Dead fish in San Francisco Bay attributed to toxic red tide | National

By TERRY CHEA and OLGA R. RODRIGUEZ – Associated Press

OAKLAND, Calif. (AP) — An unprecedented red tide in the San Francisco Bay Area is killing thousands of fish and other marine life whose carcasses wash ashore, creating a foul smell that experts say could worsen during the heat wave expected this weekend.

At Oakland’s Lake Merritt, a popular spot for joggers, walkers and those looking to be in nature, crews on Wednesday began removing dead crabs, rayfish, striped bass and others fish that started piling up on its rocky shores over the weekend.

The massive fish kills at Lake Merritt and throughout the Bay Area may be due to a harmful algal bloom that has been spreading through the area since late July, said Eileen White, general manager of San Francisco Bay Regional Water Quality. Control Board.

“We normally have algal blooms during the summer. But what’s unusual about this one is its size and the fact that there are kill fish,” White said.

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Most algal blooms end after about a week. But a triple-digit heat wave forecast for the holiday weekend could help the Bay Area grow even further, White said. She said reports of dead fish started coming in last week.

“It was a natural event from Mother Nature and so, we don’t know when it’s going to end,” she said.

A microorganism called Heterosigma akashiwo has formed a bloom first spotted in the Alameda Estuary, White said. It’s been in the bay all the time, but scientists are trying to figure out what caused it to spread so far and so far and for so many weeks.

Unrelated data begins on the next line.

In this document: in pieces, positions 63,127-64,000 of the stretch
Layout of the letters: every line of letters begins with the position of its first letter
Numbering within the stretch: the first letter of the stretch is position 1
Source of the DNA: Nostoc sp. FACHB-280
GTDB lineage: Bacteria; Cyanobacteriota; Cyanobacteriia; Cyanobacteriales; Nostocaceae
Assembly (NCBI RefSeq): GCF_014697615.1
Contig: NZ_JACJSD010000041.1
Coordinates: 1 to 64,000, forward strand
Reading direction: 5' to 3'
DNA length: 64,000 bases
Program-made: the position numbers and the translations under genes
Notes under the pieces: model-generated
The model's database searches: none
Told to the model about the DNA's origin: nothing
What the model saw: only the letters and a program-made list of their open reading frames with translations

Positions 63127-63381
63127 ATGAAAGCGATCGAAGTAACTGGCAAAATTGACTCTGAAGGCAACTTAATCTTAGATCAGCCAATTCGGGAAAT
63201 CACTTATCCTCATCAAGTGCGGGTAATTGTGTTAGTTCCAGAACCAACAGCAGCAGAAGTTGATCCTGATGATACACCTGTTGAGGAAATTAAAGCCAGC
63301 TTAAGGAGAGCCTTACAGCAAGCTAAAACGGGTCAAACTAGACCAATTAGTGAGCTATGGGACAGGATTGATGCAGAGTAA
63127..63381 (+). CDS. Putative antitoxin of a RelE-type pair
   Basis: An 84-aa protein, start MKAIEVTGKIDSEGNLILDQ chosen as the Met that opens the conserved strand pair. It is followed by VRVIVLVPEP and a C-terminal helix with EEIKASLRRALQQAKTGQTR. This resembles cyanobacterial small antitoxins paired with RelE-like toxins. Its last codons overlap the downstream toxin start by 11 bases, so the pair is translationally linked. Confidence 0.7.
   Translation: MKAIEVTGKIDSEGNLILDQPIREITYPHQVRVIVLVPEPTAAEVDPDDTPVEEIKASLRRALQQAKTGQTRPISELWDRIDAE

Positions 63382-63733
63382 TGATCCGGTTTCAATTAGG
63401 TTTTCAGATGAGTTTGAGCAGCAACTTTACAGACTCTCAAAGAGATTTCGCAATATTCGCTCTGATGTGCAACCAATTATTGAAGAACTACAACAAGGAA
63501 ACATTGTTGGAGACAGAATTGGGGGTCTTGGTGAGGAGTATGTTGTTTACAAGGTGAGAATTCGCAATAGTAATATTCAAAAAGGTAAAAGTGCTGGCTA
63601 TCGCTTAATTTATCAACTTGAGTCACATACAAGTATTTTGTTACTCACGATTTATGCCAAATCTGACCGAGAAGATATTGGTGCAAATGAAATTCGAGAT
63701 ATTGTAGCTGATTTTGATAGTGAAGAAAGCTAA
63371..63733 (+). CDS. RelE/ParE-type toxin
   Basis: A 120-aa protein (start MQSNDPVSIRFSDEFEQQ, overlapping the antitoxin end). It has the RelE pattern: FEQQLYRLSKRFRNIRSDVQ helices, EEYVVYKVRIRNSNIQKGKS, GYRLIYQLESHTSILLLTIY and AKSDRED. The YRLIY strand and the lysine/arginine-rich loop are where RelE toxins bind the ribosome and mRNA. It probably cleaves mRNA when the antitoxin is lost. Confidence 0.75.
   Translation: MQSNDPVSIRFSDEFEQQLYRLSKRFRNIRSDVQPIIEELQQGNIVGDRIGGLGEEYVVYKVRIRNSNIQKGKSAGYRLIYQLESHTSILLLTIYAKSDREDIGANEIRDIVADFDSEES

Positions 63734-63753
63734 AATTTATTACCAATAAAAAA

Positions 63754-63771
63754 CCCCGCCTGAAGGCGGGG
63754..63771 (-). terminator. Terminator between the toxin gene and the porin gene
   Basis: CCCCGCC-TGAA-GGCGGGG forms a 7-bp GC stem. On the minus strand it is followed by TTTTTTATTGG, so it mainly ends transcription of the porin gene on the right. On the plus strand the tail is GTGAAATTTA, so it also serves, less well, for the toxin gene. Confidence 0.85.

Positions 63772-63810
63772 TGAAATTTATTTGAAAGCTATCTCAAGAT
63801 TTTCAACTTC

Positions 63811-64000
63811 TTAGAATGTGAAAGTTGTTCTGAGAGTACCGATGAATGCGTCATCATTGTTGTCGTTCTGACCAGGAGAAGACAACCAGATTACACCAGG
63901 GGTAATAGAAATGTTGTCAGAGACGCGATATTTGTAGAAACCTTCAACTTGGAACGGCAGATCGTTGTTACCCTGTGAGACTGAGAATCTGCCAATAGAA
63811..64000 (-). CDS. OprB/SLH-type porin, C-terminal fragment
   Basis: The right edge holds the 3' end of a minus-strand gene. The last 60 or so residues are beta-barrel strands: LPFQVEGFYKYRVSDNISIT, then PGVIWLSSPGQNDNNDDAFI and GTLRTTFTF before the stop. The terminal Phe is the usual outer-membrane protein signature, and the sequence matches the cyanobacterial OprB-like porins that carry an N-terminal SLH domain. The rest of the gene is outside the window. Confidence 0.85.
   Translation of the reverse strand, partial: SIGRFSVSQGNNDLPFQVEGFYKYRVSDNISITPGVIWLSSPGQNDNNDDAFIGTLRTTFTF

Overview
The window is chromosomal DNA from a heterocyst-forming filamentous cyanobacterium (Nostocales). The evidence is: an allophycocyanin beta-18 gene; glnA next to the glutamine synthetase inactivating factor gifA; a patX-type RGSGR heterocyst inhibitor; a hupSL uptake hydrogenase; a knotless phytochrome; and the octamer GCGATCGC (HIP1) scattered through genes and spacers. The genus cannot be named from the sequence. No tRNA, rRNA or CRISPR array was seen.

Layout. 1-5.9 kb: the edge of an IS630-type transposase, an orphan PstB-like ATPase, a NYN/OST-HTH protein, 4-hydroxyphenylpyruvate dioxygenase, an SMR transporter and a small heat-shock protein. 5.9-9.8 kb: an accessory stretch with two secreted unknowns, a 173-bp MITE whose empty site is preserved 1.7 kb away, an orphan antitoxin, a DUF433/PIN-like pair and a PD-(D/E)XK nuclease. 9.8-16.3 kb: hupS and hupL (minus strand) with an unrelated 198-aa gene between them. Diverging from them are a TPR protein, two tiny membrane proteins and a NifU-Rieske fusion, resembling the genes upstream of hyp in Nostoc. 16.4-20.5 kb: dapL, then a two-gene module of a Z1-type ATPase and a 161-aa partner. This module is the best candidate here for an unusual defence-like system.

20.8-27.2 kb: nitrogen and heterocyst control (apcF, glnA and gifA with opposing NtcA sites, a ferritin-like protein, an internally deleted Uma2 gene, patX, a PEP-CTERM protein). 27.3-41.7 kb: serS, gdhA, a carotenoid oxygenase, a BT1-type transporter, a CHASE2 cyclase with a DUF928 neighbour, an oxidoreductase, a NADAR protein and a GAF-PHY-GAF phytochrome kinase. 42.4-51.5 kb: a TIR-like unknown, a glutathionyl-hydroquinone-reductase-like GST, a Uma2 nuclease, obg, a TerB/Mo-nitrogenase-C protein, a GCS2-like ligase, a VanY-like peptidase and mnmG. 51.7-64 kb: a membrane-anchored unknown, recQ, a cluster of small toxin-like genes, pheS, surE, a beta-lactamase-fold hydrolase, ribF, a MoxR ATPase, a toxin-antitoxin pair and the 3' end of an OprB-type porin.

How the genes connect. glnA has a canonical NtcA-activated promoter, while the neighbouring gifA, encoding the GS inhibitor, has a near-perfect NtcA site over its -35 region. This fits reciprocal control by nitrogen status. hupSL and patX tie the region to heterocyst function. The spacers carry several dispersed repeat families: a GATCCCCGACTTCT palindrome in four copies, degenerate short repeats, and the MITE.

They say a years-long drought has prevented standing water from flowing into the ocean, and unusually hot and sunny weather could be helping algae spread.

Jon Rosenfield, a scientist with the Baykeeper conservation group in San Francisco, said high levels of nutrients like phosphorus and nitrogen in wastewater also lead to the growth of algal blooms.

“The only lever we have to control the problem is to reduce the nutrients put into the bay by the 40 sewage treatment plants that operate around the bay,” he said.

Rosenfield said sewage treatment plants clean water of solids and bacteria, but are not designed to remove nitrogen and phosphorus.

Treating water for nutrients would cost billions of dollars, and those costs would be passed on to residents, White said. She said the water districts have been funding studies to understand the effects of nutrients in the water since people settled in the area.

“The goal is to establish the appropriate regulations based on sound science,” White said.

Experts are also trying to determine exactly what is killing the fish.

Algal blooms produce a toxin that is deadly to fish and other marine life, and as they spread, bacteria in the water begin to consume the algae. As it breaks down, it depletes the water of oxygen, leading the fish to suffocate, Rosenfield said.

“Which of these mechanisms is operating here, the toxin or the low dissolved oxygen? We don’t know yet,” he said.

Algal blooms were reported in Contra Costa and Marin counties to the north and San Mateo County to the west. In the South Bay, chlorophyll concentrations — an indicator of algae density — measured on Aug. 10 were the highest seen in more than 40 years, White said.

In Oakland, people took to social media to post photos of some of the thousands of dead fish at Lake Merritt, where visitors began complaining about the stench.

“It doesn’t smell very good right now, so it’s a bit of a nuisance,” said Graham Webster, who jogs around the lake once or twice a week.

“But the bigger question is what happens to the lake and the bay? And what causes it? Is it our fault? Can it be fixed?” he asked.

White said the algae is not known to be toxic to humans, but can cause skin and eye irritation. His office recommends that people and pets stay away from any water that looks reddish-brown.

Cely Aquino said she regularly visits Lake Merritt and seeing all the dead fish was sad.

“I saw a lot of dead fish, and I saw a few stingrays that were dead too. It’s quite sad,” she said. “But I think nature will take care of everything. .”

Rodriguez reported from San Francisco.

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